Blue Moon Over Thurman Street is a photoessay book by writer Ursula K. LeGuin and photographer Roger Dorband. The subject of the book is Thurman Street, a road in Northwest Portland running from the Willamette River and Southern Pacific railroad tracks, up through residential and commercial districts, to the expensive West Hills. Because of its diversity, the street lends itself to interesting pictures and words.

LeGuin originally presented the idea to Dorband on the day of a blue moon in July 1985, and over the next several years, the two of them would photograph and write about events on Thurman Street. The book was finally released in 1993, through New Sage Press, a small publisher in Portland. The book seems to have had a rather limited run, unlike much of LeGuin's books.

As is the case in books like these, the photographer seemed to be aiming for "slice of life", and for the most part he succeeds. All of the photos are in black and white, which seems to fit some parts of Thurman Street, such as the industrial district, well, but doesn't always capture the vibrant beauty of some of the neighborhoods. The photographs, now around twenty years old, are also now somewhat of period pieces, capturing an era-late 80's Portland- that most people probably would have missed, as an era. I find it somewhat interesting because my own association with Northwest Portland goes back to the mid-90s, and so these pictures flirt right between familiarity and strangeness for me: a reaction that is probably fairly specific to myself.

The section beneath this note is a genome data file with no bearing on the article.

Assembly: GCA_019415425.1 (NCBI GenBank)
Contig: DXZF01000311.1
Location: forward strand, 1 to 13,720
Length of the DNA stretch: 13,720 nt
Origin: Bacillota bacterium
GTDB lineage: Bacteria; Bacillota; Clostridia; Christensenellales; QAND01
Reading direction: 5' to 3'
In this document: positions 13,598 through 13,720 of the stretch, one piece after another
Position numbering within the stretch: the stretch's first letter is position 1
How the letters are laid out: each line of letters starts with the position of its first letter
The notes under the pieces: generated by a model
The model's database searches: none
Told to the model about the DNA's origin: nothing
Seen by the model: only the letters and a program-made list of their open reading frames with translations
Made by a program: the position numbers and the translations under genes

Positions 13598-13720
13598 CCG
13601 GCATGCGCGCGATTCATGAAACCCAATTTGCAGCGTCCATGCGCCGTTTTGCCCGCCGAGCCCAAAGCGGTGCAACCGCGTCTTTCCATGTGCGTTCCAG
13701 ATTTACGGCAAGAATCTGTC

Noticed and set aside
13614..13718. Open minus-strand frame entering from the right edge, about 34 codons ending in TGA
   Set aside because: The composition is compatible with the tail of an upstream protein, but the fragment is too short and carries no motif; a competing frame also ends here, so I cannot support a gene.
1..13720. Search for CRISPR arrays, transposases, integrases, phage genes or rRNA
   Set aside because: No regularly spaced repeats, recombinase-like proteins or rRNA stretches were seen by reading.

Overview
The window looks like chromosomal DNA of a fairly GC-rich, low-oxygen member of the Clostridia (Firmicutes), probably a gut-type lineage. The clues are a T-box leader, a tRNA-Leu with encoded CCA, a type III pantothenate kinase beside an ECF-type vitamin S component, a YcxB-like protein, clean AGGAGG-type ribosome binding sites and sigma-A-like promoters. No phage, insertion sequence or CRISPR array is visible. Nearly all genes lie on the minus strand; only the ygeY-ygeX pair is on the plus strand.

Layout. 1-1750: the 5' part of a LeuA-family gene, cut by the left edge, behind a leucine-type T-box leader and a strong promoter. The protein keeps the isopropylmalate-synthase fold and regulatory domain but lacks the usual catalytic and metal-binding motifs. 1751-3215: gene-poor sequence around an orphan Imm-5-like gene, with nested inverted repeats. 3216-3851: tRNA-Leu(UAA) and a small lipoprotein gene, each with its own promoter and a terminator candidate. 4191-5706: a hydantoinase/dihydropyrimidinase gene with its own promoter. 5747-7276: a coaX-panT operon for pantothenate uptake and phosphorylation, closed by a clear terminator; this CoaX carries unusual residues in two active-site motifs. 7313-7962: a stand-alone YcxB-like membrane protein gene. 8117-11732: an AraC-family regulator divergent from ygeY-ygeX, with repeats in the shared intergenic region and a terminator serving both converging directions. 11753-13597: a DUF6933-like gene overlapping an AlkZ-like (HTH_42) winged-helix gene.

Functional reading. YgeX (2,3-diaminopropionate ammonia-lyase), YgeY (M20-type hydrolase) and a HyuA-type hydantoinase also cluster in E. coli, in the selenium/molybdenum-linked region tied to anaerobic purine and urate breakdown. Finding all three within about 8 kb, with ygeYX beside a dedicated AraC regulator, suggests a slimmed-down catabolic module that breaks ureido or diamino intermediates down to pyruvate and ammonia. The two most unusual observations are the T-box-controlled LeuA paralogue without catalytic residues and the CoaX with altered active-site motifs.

As for the poetry and prose that LeGuin adds to the pictures, I have to admit that I find it somewhat off, despite the fact that most of LeGuin's works do hold my attention. All of what the reader believes about poetry, especially poetry that doesn't seem to rhyme or have structure, and is written in what seems to be sentence fragments, applies here. I can't figure out whether there is some great art put into this poetry, or whether it really is just a matter of half-finished thoughts passing as poetry. Also, for reasons that aren't made totally clear, some of the captions are not LeGuin's own poetry, but quotes from the Bhagavad-Gita, a work that I can't find directly related to the essence of Thurman Street.

I find this book an interesting book. However, since this book would fit my niche interest, being a book about a neighborhood I have a long standing interest in, by an author I like, it might not hold everyone's interest the way it does mine.

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